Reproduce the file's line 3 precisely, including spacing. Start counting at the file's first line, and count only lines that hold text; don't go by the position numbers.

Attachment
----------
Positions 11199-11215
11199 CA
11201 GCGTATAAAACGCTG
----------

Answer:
11201 GCGTATAAAACGCTG